FIG. 10 shows a region 210 in dashed line which is ultimately to be a patterned region formed within photoresist 206. Region 210 is to be formed by stepping a reticle-generated pattern across the region 210. Specifically, the reticle-generated pattern forms a cell 212 (one of which is shown diagrammatically in the processing step of FIG. 10) and the patterning within region 210 is formed by stepping the reticle across region 210 to form a plurality of cells 212. The pattern within cell 212 would comprise regions exposed to light transmitted through the reticle, and regions not exposed to the transmitted light. Such exposed and unexposed regions are not illustrated in the diagrammatic view of FIG. 10.
The reticle-generated pattering can start in one corner of the patterned region 210 and proceed across region 210 to ultimately finish in an opposing corner. A time difference between when the reticle-generated pattering starts in a first corner and when it ends up in a second corner can be large enough to have catalyst diffusion within a chemically amplified photoresist. Accordingly, it can be desired to utilize a different radiation at an initially formed portion of the patterned region relative to that utilized at a subsequently formed portion.
FIG. 11 illustrates wafer 200 after reticle-generated pattern 212 is stepped across an entirety of the patterned region 210, with only some of the reticle-generated unit cells 212 being labeled. The pattern formed by repeating unit cells 212 can comprise an initially formed region 214 at one corner, and a lastly-formed region 216 at another corner. The radiation can be adjusted so that the amount of catalyst diffusion at initially formed region 214 is about the same as that formed at lastly-formed region 216, so that comparable minimum feature widths exist in both regions 214 and 216, as well as in intermediately-formed regions between regions 214 and 216. The radiation can be adjusted by, for example, adjusting a dose and/or a wavelength of the radiation from the time that the initially-formed region 214 is generated and the time that lastly-formed region 216 is generated. The radiation can be adjusted continuously, or discretely between the time that initially-formed region 214 is generated and the time that lastly-formed region 216 is generated.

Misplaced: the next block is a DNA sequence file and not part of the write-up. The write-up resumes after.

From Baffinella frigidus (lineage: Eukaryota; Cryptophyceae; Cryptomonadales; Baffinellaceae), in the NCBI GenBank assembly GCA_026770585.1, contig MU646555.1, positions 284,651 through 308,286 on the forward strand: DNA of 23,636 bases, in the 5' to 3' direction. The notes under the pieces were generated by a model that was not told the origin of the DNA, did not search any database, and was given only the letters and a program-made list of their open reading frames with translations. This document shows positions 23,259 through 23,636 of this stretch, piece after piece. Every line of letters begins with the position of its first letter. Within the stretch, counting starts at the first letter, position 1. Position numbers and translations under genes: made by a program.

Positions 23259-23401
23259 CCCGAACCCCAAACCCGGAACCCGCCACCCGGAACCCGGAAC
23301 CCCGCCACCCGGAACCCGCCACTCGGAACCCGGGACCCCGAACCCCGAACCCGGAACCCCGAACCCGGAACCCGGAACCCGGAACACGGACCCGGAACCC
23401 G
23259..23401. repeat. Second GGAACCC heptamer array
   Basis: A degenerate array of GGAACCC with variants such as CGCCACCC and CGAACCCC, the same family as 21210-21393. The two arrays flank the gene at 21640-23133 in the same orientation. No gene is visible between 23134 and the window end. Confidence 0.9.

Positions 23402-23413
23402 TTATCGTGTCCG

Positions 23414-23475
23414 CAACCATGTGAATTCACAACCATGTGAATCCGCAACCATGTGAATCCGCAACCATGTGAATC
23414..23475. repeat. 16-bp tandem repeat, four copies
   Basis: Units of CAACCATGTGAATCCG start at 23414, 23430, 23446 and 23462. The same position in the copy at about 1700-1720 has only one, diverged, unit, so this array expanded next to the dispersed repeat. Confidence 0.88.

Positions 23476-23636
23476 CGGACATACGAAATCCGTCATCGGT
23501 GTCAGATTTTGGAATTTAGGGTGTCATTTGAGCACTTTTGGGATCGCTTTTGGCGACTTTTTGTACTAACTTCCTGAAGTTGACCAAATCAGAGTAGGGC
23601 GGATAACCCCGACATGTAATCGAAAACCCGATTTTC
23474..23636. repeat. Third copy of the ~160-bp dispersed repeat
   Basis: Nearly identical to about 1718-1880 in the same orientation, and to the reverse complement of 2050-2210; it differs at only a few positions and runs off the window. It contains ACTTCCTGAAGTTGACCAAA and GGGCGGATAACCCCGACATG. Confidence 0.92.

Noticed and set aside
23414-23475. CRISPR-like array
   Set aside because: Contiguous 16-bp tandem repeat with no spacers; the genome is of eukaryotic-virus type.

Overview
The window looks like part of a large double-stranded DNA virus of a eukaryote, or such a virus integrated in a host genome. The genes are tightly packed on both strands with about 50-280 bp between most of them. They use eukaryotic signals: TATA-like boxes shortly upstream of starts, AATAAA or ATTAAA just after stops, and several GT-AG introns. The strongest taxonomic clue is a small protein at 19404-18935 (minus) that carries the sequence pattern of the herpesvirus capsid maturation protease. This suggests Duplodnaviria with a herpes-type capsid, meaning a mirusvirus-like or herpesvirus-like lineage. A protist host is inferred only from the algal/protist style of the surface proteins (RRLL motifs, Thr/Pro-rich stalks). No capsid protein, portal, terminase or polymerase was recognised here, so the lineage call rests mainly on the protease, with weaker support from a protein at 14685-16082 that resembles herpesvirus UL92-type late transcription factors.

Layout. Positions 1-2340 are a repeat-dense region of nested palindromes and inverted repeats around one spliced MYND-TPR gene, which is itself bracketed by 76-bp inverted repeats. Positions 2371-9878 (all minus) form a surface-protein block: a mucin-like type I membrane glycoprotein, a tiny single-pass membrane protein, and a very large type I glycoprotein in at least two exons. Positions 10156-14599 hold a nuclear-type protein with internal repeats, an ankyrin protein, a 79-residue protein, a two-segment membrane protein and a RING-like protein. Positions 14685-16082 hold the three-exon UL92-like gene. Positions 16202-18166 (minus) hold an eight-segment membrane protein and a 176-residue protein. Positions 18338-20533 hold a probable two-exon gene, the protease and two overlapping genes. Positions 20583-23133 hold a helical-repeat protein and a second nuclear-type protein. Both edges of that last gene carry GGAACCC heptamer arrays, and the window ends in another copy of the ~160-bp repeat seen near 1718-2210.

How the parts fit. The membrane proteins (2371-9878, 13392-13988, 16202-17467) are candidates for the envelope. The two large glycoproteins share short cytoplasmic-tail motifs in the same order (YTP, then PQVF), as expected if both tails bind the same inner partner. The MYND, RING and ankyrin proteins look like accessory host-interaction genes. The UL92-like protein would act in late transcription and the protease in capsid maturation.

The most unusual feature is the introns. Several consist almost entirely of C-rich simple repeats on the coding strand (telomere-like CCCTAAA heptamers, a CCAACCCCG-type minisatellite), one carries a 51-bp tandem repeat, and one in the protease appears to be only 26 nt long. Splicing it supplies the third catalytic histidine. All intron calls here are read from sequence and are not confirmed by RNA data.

In compliance with the statute, the invention has been described in language more or less specific as to structural and methodical features. It is to be understood, however, that the invention is not limited to the specific features shown and described, since the means herein disclosed comprise preferred forms of putting the invention into effect. The invention is, therefore, claimed in any of its forms or modifications within the proper scope of the appended claims appropriately interpreted in accordance with the doctrine of equivalents.
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|U.S. Classification||430/312, 430/942, 430/296, 430/313|
|International Classification||G03F7/004, G03F7/20|
|Cooperative Classification||Y10S430/143, G03F7/70466, G03F7/0045|
|Feb 28, 2001||AS||Assignment|
Owner name: MICRON TECHNOLOGY, INC., IDAHO
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|May 12, 2016||AS||Assignment|
Owner name: U.S. BANK NATIONAL ASSOCIATION, AS COLLATERAL AGEN
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|Jun 2, 2016||AS||Assignment|
Owner name: MORGAN STANLEY SENIOR FUNDING, INC., AS COLLATERAL
Free format text: PATENT SECURITY AGREEMENT;ASSIGNOR:MICRON TECHNOLOGY, INC.;REEL/FRAME:038954/0001